Austin-based quartet Spoon has always been adept at injecting subtle, bittersweet tones into their snarky brand of rock. Cavernous pop single “You Got Yr. Cherry Bomb” from 2007’s Ga Ga Ga Ga Ga is a perfect example of the band’s penchant for maintaining a ghostly sadness beneath all the richly laden fire and fuzz, keenly matching vocalist Britt Daniel’s preferred role as a pained, hoarse brute.
Up to this point, Spoon have employed their signature tight pocket grooves as a shorthand for authority, certainty, and swagger. It's one of the most appealing things about the band, and the sound has made even Britt Daniel's most vulnerable moments seem grounded and forthright. They've turned it all inside-out on Transference, subtly shifting the leading signifiers of Spoon-iness just so for a destabilizing effect.
There’s a moment on every Spoon album, typically within the first five songs, that you realize that these guys are on top of their game like no other band around. Record to record, there’s no significant drop off in quality, just fussed-over pop songs with hooks to spare, all deceptive in their simplicity. Because while most of Spoon’s tracks sound like they were conceived of and committed to wax in 10 minutes, main Spoon man Britt Daniel has been obsessing over this stuff for years in some cases.
I’d imagine that Spoon must be pretty sick of hearing how much they’ve always sounded like Spoon by now. With each of their albums this past decade, the notion that Britt Daniel and co. have been repeatedly airing out the same (very good) brand of rock ’n’ roll has been widespread enough to edge the outlines of a consensus. Even though few critics cared for the band prior to 2001’s Girls Can Tell, Magnet heralded the third LP’s success as a continuation of their reliable “stock in trade.” Pitchfork asserted that the following year’s Kill the Moonlight progressed by “tak[ing] a scalpel to the highlight reel of their career,” cutting and pasting themselves into a magnum opus.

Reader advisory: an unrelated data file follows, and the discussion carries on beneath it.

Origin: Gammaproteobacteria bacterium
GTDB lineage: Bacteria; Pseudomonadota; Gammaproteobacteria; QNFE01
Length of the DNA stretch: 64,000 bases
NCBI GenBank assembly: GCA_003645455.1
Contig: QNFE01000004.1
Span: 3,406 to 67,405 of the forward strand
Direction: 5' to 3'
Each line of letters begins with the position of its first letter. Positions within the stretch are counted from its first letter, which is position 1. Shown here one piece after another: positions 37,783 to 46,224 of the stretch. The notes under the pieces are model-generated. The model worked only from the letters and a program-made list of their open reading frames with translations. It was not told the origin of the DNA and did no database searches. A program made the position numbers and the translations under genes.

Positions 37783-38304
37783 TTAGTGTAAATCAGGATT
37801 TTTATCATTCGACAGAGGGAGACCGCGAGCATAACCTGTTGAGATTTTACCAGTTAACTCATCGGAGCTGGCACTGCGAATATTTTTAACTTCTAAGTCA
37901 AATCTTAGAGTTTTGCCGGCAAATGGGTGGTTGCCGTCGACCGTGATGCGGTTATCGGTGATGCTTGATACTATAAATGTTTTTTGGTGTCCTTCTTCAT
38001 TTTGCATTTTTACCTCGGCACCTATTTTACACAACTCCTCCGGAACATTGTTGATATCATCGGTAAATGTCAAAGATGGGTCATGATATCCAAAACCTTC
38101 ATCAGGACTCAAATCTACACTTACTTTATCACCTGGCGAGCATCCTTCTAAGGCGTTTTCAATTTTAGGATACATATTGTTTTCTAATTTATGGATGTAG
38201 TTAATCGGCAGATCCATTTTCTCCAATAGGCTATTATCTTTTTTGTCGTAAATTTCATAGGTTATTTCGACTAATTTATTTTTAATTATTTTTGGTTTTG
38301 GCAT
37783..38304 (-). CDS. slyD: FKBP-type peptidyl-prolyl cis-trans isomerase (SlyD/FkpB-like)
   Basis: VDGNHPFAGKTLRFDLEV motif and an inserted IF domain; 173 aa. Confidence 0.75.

Spoon have been uniformly terrific for seven consecutive albums, each no less excellent than the last. But being uniformly anything after a while (say, seven albums) becomes tiresome. [rssbreak] Transference features their trademark easy-to-swallow fuzzy-guitar pop. There are fewer clap-along, ready-for-radio singles, but much of the classic Spoon sound remains.
A deceptive, addictive album, revelling in hidden depths. Chris Roberts 2010 If you’re not yet conversant with the tantalising magic of Spoon – seven albums in, you should be – this is a fine place to develop a taste. Possibly you’ve been put off by the phrase “Texan guitar band”, which suggests the subtlety of a yee-hawing redneck. But Spoon, led by Britt Daniel’s extraordinarily intense and focussed voice, are pretty much a soul band who happen to be four white men in a rock group.
What can you say about an album that before it’s released you know will end up on the year end best-of lists? Certain bands need only to mention they have something new coming out and before the first leaked track has been heard the album is given A+ status. After debuting at #4 on the Billboard charts Transference is in many hands, sharing space with the likes of Taylor Swift. So yes, by now we all know that it’s another Spoon classic and indeed will be remembered at the end of the year.
Onetime local underdogs Spoon were recently calculated by Metacritic to be the most critically acclaimed band of the last decade on the strength of four indisputably great albums – Girls Can Tell (2001), Kill the Moonlight (2002), Gimme Fiction (2005), Ga Ga Ga Ga Ga (2007) – each one reacting to and building upon what came before it. Following the breakout commercial and chart success of its pristine predecessor, Transference takes a slight retreat as Spoon's first self-produced album. While even the band's most marketable material has been spiked with acute studio experimentation – the background chatter and double-tracked vocals in "Don't You Evah" for example – left to their own devices, those details dominate the band's seventh album, style consistently disguising a lack of structure and self-sustaining songs, which separates the LP from its most obvious comparison point, 1998's A Series of Sneaks.